- March 2 Success is provided as a public service by the Department of the Army and US Army Recruiting Command. March2Success does not provide any specific user data to any other party, including the US Army and US Army Recruiting Command. However, if a user registers as part of the Future Soldiers Training Program, or if an Educator registers in the site to track student progress within the March2Success program, some data may be shared.
- Privacy Act Notice: The instructional portion of the Web site requires you to register with your personally identifiable information. Before signing up to use our site, you must read and agree with our privacy and security policy. When you register as a student on our site, we collect certain information about you. We collect your name, your email address, and your state and zipcode. We also ask you to create a user name and password. The primary reason we collect this information is to establish an account for you on the March 2 Success Web site. We use your user name to welcome you back to the site. You do not have to give us any information about yourself, but unfortunately, you would not be able to use Instructional portion of the Web site.
- The Children's Online Privacy Protection Act of 1998 (COPPA) requires that we do not collect any personally identifiable information from a child under 13 without verifiable parent consent. This site is intended for students who are at least 13 years old. By registering to use this site, you are certifying that you are at least 13. (Title 15 USC Section 6502.)
- We protect your information during transmission to our database using 128-bit encryption, using SSL technology.
- For site management and statistical purposes, the Web user's source IP address, date and time of request, location of requested Web site file from the server, size of the file, referral web page, browser used, and the status code for a web user's request for the web site file are recorded. The Web site uses software programs to create summary statistics, which are used for such purposes as assessing what information is of most and least interest, determining technical design specifications, and identifying system performance or problem areas.
- Except for authorized law enforcement investigations, no other attempts are made to identify individual users or their usage habits. Raw data logs are used for no other purposes and are scheduled for regular destruction in accordance with National Archives and Records Administration guidelines.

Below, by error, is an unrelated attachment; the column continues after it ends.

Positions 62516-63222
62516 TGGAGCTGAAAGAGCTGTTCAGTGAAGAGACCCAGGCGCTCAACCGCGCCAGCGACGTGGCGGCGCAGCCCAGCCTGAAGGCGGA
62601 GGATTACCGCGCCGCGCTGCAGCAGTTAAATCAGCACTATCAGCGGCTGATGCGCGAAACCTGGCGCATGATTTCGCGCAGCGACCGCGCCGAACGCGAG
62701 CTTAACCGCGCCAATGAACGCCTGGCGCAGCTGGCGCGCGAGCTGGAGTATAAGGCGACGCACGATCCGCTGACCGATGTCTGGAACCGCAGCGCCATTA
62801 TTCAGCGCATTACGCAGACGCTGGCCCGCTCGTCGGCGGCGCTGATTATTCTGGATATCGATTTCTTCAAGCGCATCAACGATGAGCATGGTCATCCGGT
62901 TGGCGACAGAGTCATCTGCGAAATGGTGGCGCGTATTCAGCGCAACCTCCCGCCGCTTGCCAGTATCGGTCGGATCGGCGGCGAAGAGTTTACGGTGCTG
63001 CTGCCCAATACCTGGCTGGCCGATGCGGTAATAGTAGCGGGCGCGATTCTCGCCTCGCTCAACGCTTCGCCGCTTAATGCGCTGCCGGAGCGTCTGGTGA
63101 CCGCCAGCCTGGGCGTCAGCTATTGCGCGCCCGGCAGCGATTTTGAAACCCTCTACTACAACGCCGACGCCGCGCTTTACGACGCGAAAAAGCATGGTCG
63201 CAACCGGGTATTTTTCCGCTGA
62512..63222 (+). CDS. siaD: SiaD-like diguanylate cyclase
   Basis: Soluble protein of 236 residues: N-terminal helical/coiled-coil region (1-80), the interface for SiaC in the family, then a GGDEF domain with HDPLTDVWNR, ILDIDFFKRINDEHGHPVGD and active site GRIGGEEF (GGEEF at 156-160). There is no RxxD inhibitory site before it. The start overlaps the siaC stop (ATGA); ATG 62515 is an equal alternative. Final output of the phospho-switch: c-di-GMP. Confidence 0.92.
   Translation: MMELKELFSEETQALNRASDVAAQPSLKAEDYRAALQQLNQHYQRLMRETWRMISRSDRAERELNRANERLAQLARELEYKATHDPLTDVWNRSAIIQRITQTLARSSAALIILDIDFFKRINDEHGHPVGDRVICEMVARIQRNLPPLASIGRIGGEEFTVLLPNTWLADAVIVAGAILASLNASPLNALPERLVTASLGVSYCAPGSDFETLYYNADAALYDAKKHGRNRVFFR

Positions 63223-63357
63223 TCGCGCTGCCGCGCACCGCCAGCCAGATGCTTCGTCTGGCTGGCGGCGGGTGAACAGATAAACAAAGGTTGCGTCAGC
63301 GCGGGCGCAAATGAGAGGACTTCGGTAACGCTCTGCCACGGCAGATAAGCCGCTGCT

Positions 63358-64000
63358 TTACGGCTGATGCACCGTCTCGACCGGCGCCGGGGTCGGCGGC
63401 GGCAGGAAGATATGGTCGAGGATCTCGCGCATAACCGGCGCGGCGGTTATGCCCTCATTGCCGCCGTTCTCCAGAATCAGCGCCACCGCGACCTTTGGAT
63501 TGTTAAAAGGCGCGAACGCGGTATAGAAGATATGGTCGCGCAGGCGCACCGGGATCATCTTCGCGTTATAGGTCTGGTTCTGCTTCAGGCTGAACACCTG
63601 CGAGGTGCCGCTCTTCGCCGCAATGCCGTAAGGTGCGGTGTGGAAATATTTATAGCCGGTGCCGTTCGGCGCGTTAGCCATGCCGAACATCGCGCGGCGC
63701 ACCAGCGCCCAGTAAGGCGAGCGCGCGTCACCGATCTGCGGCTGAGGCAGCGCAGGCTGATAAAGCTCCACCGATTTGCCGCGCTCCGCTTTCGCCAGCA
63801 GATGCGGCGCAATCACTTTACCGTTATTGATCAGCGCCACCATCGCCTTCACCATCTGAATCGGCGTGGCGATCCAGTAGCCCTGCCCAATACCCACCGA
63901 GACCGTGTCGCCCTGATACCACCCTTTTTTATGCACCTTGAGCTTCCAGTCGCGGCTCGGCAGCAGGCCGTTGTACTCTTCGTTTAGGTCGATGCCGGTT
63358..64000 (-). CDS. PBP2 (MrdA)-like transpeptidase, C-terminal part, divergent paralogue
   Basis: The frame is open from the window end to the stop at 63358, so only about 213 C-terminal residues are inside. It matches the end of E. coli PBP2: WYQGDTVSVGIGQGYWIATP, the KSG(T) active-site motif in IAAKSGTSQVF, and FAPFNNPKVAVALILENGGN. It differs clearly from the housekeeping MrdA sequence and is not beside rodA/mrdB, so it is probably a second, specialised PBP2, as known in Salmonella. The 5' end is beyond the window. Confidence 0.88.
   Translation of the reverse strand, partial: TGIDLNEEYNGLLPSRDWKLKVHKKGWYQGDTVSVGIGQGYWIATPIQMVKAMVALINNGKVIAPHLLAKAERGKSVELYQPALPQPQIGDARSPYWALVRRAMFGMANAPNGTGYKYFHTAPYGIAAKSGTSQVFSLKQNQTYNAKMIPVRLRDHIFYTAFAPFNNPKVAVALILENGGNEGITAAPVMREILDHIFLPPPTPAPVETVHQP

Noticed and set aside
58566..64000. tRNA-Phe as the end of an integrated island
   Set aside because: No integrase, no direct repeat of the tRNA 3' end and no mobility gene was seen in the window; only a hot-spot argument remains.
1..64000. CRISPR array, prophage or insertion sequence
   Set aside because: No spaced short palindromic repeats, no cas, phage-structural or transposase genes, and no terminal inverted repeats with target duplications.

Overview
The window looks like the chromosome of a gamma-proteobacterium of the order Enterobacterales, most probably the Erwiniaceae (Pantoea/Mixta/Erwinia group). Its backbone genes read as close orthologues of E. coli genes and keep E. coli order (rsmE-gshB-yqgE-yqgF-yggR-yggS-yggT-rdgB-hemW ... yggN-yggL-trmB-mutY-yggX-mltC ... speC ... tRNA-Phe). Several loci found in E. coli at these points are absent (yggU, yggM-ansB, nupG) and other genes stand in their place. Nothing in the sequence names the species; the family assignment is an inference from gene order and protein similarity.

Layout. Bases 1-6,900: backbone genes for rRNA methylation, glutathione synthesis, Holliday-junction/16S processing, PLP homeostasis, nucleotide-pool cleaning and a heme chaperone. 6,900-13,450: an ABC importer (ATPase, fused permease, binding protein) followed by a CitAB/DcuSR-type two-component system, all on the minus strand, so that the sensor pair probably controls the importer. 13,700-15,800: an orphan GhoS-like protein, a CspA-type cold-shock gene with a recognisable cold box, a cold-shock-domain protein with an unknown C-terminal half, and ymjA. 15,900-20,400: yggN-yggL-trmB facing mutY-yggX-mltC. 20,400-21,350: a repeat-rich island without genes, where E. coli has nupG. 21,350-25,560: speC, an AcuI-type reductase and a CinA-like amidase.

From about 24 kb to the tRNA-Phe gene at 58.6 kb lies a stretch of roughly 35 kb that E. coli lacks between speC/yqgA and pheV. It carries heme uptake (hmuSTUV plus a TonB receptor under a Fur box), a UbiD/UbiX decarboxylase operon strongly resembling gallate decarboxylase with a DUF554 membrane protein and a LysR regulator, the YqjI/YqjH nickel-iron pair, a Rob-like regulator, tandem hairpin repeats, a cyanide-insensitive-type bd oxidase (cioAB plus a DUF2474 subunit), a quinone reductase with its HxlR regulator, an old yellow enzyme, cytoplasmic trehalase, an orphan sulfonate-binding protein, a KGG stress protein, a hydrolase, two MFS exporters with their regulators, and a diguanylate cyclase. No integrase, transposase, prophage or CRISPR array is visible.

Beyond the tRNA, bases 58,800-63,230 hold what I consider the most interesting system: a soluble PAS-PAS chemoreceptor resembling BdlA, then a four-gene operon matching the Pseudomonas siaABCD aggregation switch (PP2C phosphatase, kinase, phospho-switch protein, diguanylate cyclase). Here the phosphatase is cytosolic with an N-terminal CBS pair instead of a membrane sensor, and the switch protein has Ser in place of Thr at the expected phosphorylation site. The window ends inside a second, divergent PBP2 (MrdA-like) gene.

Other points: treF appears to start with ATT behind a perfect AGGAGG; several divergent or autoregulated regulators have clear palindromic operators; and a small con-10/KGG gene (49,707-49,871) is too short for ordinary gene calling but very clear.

- Unauthorized attempts to upload information or change information on this service are strictly prohibited and may be punishable under the Computer Fraud and Abuse Act of 1986 and the National Information Infrastructure Protection Act.
- If you have any questions or comments about the information presented here, please forward them to us using the March 2 Success Help page.
- Cookie Disclaimer - March 2 Success does not use persistent cookies (persistent tokens that pass information back and forth from the client machine to the server). March 2 Success may use session cookies (tokens that remain active only until you close your browser) in order to make the site easier to use. March 2 Success does not keep a database of information obtained from these cookies. You can choose not to accept these cookies and still use the site, but not all functionalities will work as intended. Refer to the help information in your browser software for instructions on how to disable and enable cookies.
What is encryption? Let us give you a little background information before we answer that question.
When you're on the Internet -- sending or receiving email, chatting, or even surfing - you're sending information back and forth between your computer and another. It doesn't go just from your machine to the other machine. It takes a winding route through several different systems. Someone could be monitoring your data "conversation" at any point along the route -- like someone could be eavesdropping on your conversation with your friends.
The technology used - SSL (that stands for Secure Sockets Layer) with 128-bit encryption on March2Success and many other leading Web sites - allows you to conduct your digital conversations in private, in a way that only your machine and the other machine understand.
Most of the newer Web browsers support 128-bit encryption, but older ones - or browsers purchased outside the United States - might not. Check your encryption preferences to see if yours does. You could also go to https://www.fortify.net/sslcheck.html to check.
If you find out that your browser doesn't support this level of encryption, you'll have to download a program to fix your browser. It's free, and you can do it from almost anywhere in the world. If you use Internet Explorer, go to click here and choose the "high encryption" pack for your version of Internet Explorer. You can get the latest version of Firefox at http://www.mozilla.com/en-US/.